But now, with an agreement reached between the two main parties, the votes of the smaller parties become largely irrelevant.

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Responses to Shock Council Move as Leader Reeves Hands Over Power To R4GV’s Joss Bigmore

  1. Brian Creese Reply

    May 5, 2020 at 6:08 pm

    This time last year, at the Guildford Borough Council elections, the Lib Dems persuaded many Labour supporters to vote for them to “Stop Brexit”. Sadly many heard these siren voices and the Lib Dems became the lead party in the new council. However voting Lib Dem did not “Stop Brexit” and the Lib Dems formed an alliance with the R4GV group which has been less than dynamic so far, and has now surpassed itself with a bit of old-fashioned and nasty power politics at a time when the country is experiencing its greatest crisis for a generation.

    How will the putsch by R4GV members help Guildford ride out the Covid-19 storm we may ask? An irresponsible coalition partner has acted against a weak and ineffective leadership at a time of national crisis to further destabilise this wobbly alliance.

    Frankly, the people of Guildford deserve better. Not for the first time (think 2010) voting Lib Dem rather than Labour has brought about the worst of all results.

    Brian Creese is a spokesperson for Guildford Labour

  2. Sue Hackman Reply

    May 5, 2020 at 8:38 pm

    Crikey! Is this what Lib Dem voters voted for? I love Lib Dems because they are doers and do-gooders, but they are not great leaders. In Guildford, they seem to have dropped the reins of power in favour of hands-on project work.

    The thing about being elected to power is that you are expected to use it, not give it away. The strategic roles on Guildford Council have been given over to a motley residents group with strong Tory leanings but little forward-facing coherence.

    What went wrong there? Did the Lib Dems get bored with strategy and tired of leadership? I hope the electorate remember this at the next election and vote for a party that is willing to drive policies and think strategically. Next time, vote Labour.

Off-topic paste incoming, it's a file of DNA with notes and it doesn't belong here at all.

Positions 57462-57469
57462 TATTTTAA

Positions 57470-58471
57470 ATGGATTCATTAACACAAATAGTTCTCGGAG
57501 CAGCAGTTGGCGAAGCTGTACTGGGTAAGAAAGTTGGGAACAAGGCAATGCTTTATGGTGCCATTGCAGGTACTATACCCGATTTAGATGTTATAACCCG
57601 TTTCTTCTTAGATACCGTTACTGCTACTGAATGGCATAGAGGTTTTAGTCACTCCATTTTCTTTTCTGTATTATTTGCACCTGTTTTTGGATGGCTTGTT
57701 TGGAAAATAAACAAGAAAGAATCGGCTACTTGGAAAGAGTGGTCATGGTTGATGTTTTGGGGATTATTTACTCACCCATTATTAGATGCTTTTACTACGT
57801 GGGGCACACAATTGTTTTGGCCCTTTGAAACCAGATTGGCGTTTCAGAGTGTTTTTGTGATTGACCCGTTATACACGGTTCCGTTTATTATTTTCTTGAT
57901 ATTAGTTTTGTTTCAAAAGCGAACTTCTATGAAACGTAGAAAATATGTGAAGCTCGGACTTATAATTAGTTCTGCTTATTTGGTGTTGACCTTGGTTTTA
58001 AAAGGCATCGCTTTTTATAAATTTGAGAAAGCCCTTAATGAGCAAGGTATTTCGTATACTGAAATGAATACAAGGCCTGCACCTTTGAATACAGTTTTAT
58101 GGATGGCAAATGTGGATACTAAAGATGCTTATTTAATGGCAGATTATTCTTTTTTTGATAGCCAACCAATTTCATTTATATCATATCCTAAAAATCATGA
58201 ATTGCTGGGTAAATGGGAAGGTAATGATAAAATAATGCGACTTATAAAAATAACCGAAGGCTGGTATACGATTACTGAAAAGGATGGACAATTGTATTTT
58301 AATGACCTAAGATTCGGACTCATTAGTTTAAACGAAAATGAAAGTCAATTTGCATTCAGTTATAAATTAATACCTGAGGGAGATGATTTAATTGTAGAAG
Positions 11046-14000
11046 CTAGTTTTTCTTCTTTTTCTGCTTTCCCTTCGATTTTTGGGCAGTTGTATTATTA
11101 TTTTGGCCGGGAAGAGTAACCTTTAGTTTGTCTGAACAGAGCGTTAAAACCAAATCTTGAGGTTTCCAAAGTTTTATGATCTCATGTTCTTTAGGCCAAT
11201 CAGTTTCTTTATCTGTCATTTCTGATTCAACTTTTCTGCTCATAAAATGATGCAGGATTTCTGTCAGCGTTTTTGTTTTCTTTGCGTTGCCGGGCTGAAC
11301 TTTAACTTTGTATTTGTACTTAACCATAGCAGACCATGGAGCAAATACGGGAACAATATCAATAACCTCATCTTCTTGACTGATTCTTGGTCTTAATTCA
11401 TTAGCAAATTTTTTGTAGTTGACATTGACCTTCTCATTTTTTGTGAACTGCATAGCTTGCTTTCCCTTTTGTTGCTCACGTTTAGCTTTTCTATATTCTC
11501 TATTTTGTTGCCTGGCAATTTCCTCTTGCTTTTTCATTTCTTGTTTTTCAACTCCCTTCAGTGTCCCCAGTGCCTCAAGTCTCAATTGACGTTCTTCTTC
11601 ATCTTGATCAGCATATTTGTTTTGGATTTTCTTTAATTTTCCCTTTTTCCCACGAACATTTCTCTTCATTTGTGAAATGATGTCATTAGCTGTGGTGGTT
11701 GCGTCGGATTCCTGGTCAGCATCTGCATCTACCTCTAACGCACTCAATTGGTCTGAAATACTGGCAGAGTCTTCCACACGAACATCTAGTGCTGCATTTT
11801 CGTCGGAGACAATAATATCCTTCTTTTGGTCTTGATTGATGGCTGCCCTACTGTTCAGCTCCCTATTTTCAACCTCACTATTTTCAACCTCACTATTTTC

3. Mike Carter Reply

    May 6, 2020 at 7:04 am

    Voting Lib Dem in a Local election could never stop Brexit just as voting Tory wouldn’t assist it. It is disingenuous to suggest that Brexit played any role in local elections or that Lib Dem voters are so stupid as to think it might. The disastrous and abominable Local Plan was rightly a far more significant issue.

  4. John Baylis Reply

    May 6, 2020 at 9:13 am

    Common sense has reigned. Let’s wish them well.

  5. Jules Cranwell Reply

    May 6, 2020 at 11:27 am

    This is very welcome news. Now perhaps we will see a review of the disastrous Tory Local Plan, which is what most voters voted for.

    A shame that Cllr Reeves retains the development role, as she is too pro-development.

  6. H Trevor Jones Reply

    May 9, 2020 at 11:07 am

    I like to see people working together in politics for the common good and don’t really care about parties as such. In local elections, as a voter in a ward with three seats, I usually vote for candidates of two or three different parties, people I know personally (usually) and people I think will be best to represent not only my own interests but the common good. And, not least, people with whom I can easily communicate when I wish to share my own opinions.

    So at face value, from what I’ve read, it sounds as if the latest changes are a good thing, although I hope the combined group will also take seriously constructive contributions from Labour and Conservative council members as well as their own Lib Dem and R4GV colleagues.